Luna ::

Luna formed in New York City back in 1992….like, when people were still listening to Grunge. And over the course of five studio LPs and last year’s stellar live disc, the band have earned a place for themselves among the greats. They’ve perfected the art of melodic guitar pop, consistently topping the college radio charts, and giving devoted Luna pundits cause to celebrate with each new release.

But why Romantica? “I was riding the subway, and there was an ad for a Latin radio station that claimed to play Musica Romantica y Moderna,” says frontman Dean Wareham. “I liked that, and it seemed to fit thematically with the record.” Agreed. Romantica is a collection of 12 songs, valiantly exploring the finer points of stars and Asian food, astronauts and black champagne, Swedish fish, disco lights, the sandman, and (above all) love. These are Luna songs through and through–whether they’re fuzzed-out and groovy (Black Postcards), sweetly sinister (1995), or a sweeping, sliding, near-country rollick (Rememories). And yeah, Dean still delivers those goose-bump inducing, epic-pop numbers that make you wanna cry (see: Lovedust, and Renee Is Crying). Wareham is probably the only guy in rock capable of conveying loss and longing through lyrics about Singapore Noodles.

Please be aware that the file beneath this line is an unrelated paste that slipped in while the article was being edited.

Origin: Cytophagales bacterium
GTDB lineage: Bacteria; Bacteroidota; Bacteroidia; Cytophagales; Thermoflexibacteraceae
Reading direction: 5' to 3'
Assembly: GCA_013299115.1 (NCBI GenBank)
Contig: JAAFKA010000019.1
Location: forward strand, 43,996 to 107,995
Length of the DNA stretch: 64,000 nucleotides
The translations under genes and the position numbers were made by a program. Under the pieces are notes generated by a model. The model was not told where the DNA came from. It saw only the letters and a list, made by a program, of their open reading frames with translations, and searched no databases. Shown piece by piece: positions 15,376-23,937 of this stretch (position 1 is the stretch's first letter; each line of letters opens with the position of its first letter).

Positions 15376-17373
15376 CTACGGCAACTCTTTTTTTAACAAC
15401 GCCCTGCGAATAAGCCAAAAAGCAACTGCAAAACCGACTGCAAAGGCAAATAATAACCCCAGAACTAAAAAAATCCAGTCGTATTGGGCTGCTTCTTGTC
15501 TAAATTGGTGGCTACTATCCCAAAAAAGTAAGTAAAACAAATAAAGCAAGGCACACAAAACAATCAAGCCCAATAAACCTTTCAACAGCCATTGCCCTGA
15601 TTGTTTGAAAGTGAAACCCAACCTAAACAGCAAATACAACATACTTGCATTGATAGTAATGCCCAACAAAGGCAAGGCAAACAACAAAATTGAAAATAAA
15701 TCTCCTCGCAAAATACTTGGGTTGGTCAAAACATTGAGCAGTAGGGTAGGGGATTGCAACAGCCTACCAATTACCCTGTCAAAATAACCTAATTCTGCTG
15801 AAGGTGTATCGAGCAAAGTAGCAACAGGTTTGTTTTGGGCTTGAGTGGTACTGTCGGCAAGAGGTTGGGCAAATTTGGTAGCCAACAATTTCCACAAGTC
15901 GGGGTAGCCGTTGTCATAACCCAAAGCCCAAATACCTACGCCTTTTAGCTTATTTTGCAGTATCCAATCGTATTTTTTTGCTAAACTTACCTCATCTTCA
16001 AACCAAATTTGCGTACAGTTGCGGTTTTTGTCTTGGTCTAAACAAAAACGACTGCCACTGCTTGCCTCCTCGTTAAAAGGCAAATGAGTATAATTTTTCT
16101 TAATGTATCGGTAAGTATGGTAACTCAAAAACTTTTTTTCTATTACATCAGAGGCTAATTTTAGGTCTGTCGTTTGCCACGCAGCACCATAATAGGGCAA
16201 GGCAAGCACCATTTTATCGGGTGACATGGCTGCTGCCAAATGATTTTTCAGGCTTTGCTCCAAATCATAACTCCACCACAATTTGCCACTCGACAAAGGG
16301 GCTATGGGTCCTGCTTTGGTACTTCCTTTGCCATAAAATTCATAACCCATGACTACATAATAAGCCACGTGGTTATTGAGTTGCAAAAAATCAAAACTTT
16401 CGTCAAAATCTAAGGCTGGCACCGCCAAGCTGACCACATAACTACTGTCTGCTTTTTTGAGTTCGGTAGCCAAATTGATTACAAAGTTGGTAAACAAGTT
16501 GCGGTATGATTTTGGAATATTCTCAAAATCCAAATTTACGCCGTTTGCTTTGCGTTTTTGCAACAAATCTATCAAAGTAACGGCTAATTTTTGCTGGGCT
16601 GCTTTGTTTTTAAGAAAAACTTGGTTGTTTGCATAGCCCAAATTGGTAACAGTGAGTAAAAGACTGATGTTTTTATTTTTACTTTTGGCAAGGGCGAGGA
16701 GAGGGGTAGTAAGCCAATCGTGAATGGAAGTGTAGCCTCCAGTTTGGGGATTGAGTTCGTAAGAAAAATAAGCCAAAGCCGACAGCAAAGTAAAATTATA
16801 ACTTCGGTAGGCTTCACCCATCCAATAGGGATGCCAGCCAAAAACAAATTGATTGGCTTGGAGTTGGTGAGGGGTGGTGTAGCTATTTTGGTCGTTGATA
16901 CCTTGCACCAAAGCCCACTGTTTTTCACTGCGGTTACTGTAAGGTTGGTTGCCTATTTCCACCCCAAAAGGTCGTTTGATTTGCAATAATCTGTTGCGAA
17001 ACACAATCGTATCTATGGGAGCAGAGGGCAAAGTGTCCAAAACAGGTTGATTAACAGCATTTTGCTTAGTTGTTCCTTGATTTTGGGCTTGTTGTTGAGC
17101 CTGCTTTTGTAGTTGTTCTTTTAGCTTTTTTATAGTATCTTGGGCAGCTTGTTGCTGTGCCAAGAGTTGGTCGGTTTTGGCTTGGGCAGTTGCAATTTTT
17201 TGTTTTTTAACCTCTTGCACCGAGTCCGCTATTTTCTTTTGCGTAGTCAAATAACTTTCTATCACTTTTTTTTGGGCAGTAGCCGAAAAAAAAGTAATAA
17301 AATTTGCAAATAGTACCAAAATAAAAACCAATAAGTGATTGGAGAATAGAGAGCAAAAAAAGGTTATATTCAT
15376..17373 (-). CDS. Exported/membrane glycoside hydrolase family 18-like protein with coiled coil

Romantica was produced by Luna and dB’s stalwart Gene Holder at Jolly Roger Recording in Hoboken, NJ. It was mixed by the infamous Dave Fridmann (see: Mogwai, Flaming Lips, Mercury Rev, etc) at his own Tarbox Road Studio in upstate New York (a bit of history: Fridmann recorded some demos for Luna’s stunning debut album, Lunapark, back in 1991, shortly after Dean quit Galaxie 500).

Dave Fridmann’s sonic experimentation is the perfect compliment to Luna’s signature surrealist pop. Sure, Sean Eden and Dean still duke it out amicably with whirling guitar parts. And of course the latter’s songwriting is still impeccable. But filtered through Fridmann


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